Tag Archives: Trinity

“Let us give equal reverence to all the persons in the Trinity” by Thomas Watson

“If there be one God subsisting in three persons, then let us give equal reverence to all the persons in the Trinity. There is not more or less in the Trinity.

The Father is not more God than the Son and Holy Ghost. There is an order in the Godhead, but no degrees.

One person hath not a majority or supereminency above another, therefore we must give equal worship to all the Persons: John 5:23: ‘That all men should honour the Son, even as they honour the Father.'”

–Thomas Watson, A Body of Divinity Contained in Sermons Upon the Westminster Assembly’s Catechism (Carlisle, PA: Banner of Truth, 1692/1970), 112.

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“To the best of my powers I will persuade all men to worship Father, Son, and Holy Spirit” by Gregory of Nazianzus

“To the best of my powers I will persuade all men to worship Father, Son, and Holy Spirit as the single Godhead and power, because to Him belong all glory, honor, and might for ever and ever. Amen.”

–Gregory of Nazianzus, On God and Christ: The Five Theological Orations and Two Letters to Cledonius (ed. John Behr; trans. Frederick Williams and Lionel Wickham; Popular Patristics Series; Crestwood, NY: St Vladimir’s Seminary Press, 2002), 143.

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“Gloria Patri” by Fred Sanders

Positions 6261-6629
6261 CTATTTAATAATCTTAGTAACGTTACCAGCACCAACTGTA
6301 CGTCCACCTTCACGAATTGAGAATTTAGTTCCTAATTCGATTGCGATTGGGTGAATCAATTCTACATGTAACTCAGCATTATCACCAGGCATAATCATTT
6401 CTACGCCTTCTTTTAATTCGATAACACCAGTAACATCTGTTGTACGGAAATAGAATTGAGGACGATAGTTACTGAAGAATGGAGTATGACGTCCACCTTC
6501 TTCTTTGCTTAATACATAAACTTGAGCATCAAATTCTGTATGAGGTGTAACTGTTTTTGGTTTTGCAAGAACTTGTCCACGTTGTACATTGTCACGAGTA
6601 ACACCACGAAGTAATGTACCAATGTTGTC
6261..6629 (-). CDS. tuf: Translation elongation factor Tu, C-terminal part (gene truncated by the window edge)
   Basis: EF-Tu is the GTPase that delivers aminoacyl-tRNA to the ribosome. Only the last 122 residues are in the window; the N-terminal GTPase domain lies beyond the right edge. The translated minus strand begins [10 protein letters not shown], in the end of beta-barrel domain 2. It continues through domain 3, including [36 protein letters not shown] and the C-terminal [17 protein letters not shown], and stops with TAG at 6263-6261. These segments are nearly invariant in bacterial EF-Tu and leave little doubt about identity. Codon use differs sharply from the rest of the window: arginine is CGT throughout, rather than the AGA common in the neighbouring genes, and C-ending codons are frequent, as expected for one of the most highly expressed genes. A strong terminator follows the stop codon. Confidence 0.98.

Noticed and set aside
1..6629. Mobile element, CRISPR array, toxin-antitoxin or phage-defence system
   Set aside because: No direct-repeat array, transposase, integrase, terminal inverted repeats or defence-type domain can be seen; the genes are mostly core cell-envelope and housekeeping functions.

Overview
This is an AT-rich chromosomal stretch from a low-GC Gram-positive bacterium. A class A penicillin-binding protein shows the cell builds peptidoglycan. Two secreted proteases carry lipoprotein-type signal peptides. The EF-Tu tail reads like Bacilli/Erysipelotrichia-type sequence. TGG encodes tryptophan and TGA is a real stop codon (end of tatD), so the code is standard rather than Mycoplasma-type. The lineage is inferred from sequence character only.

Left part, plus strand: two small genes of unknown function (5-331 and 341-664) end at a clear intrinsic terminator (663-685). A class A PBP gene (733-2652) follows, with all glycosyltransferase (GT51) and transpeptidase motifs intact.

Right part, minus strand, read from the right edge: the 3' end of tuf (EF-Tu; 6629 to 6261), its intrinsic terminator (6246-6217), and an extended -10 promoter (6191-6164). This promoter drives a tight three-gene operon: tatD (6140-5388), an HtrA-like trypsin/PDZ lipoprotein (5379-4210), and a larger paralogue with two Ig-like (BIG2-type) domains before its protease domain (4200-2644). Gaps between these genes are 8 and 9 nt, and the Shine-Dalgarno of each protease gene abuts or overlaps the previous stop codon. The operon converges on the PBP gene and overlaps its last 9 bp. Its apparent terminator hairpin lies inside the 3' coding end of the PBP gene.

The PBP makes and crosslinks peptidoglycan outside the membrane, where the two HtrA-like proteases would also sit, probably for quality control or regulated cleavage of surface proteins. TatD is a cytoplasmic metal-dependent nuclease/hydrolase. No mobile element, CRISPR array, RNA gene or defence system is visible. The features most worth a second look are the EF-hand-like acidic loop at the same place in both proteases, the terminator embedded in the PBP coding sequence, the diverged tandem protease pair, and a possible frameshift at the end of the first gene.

“Glory to the Father, and to the Son, and to the Holy Ghost! As it was in the beginning, is now, and ever shall be, world without end.

The glory of God is from everlasting to everlasting, but while the praise of the Trinity will have no end, it had a beginning.

There was never a time when God was not glorious as Father, as Son, and as Holy Spirit. But there was a time when that singular glory had not yet disclosed itself so as to invite creatures to its praise.

To join in the ancient Christian prayer called the Gloria Patri, directing praise to Father, Son, and Holy Spirit, is to come into alignment here in the world ‘as it is now’ with triune glory ‘as it was in the beginning.’

All theology ought to be doxology, but Trinitarian theology in particular is essentially a matter of praising God. This doxological response is the praise of glory (ἔπαινον δόξης, Eph 1:6, 12, 14) that always was, and whose epiphany in time entails its antecedent depth in eternity.

Those whom God has blessed with every spiritual blessing in Christ are summoned to join that praise: ‘Blessed be God the Father, who has blessed us in the Beloved and sealed us with the Holy Spirit of promise’ (Eph 1:3-14, condensed).”